Humberto Saabedra is the Editor-in-Chief of and an occasional columnist for He can also be found musing on things at @AnimeNewsdotbiz

5 responses to “Report: Clearwire Holding Spectrum Auction”

  1. Jeff

    Why is Clear failing? They have a great product.

  2. Christopher Price

    I wouldn’t say Clear is failing per-se, the problem is their product hasn’t really launched yet.

    As we reported back when we gave the Palm Pre Plus our Phone of The Year award, Clear’s service will only reach one out of every three Americans by the end of the year. Clear isn’t even there yet.

    The original Clearwire footprint is a dismal failure and unsellable. It has to be upgraded, but before that can happen, major metropolitan areas have to be upgraded at the behest of Sprint.

    Sprint wants Clearwire to essentially be a part of Sprint. Clearwire wants to take a slower-but-steady approach that gets 4G service into the hands of people stuck with DSL and slower service, while steadily rolling out in metropolitan areas that are underserved by broadband.

    These two companies have somewhat different interests, with technology that can cater to both. So, there is a cash crunch there because of that, and Clearwire hopes to fill it by getting enough money to satisfy Clearwire’s own internal goals as well as Sprint’s fast-track deployment schedules.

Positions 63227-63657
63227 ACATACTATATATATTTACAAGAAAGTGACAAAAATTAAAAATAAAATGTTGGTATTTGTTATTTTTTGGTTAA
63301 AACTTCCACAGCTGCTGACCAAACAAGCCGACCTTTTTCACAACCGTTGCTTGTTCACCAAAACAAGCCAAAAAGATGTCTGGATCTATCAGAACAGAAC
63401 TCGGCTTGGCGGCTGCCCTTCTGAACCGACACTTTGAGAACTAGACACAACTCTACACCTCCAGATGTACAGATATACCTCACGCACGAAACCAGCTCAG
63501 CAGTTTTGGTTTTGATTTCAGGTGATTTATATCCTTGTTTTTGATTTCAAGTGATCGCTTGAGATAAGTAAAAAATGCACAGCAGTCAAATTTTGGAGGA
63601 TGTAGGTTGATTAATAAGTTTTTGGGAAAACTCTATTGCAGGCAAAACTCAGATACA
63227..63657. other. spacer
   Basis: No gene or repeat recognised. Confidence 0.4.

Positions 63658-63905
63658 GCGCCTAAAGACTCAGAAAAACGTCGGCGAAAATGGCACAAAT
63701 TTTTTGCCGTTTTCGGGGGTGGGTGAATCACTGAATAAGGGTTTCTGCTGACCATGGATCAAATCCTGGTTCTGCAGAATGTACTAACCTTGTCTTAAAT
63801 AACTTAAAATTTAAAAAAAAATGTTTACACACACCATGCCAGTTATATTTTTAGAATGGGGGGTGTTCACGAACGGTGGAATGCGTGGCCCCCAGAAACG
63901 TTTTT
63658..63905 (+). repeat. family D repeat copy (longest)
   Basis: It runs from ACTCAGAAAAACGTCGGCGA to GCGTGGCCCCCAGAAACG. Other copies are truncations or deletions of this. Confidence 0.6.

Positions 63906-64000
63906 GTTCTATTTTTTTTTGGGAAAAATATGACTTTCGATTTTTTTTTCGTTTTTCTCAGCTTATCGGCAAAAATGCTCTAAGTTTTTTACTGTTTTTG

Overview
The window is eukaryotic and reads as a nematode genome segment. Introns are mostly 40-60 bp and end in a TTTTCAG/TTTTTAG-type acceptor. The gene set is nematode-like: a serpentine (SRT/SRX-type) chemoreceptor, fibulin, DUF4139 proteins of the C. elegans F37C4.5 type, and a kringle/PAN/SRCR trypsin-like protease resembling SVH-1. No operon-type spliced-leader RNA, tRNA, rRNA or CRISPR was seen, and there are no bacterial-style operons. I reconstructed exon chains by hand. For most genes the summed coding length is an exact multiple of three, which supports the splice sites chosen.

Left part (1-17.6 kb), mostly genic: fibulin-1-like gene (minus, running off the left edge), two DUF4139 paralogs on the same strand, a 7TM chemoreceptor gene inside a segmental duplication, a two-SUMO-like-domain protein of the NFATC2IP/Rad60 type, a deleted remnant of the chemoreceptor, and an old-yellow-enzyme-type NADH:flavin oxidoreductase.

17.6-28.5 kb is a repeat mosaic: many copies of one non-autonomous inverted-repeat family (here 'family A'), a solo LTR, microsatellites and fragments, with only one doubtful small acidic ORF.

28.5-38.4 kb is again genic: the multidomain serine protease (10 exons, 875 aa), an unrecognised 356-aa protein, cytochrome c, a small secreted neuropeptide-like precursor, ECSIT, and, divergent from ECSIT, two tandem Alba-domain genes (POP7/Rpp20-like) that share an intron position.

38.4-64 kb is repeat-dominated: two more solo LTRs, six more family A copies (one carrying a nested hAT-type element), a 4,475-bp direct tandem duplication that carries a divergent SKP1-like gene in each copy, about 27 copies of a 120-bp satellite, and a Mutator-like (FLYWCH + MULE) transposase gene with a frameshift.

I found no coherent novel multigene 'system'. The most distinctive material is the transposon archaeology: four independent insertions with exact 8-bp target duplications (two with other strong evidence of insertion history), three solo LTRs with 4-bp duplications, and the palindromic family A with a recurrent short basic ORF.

3. Steven Goldfein

    How is auctioning off spectrum going to effect their future growth and development plans?

  4. Christopher Price

    I think it depends on the future of Clearwire as a company.

    Sprint is rolling out multi-mode hardware that can toggle between CDMA, WiMAX and LTE. If you can tap Sprint spectrum to finish rolling out WiMAX, you don’t need all of Clearwire’s spectrum.

    Part of Sprint’s positioning in all of this is that they want to acquire the rest of Clearwire for as little as possible, and make it as unlikely as possible someone else (T-Mobile) would want to touch Clearwire.

    So, Clearwire is facing tough times on purpose. I suspect there is sufficient spectrum left (though the sales are secret, so nobody knows for sure) that Clearwire will be able to complete enough of a WiMAX rollout to force Sprint to share its spectrum if Clearwire is successful.

    If they’re unsuccessful even short-to-mid-term, like I indicated, Sprint will get Clearwire for a steal. And Comcast/Time Warner will have a massive write off. At least Google will be able to save face and say that WiMAX’s success will pay dividends to Android by fueling a competitive marketplace in wireless hardware.

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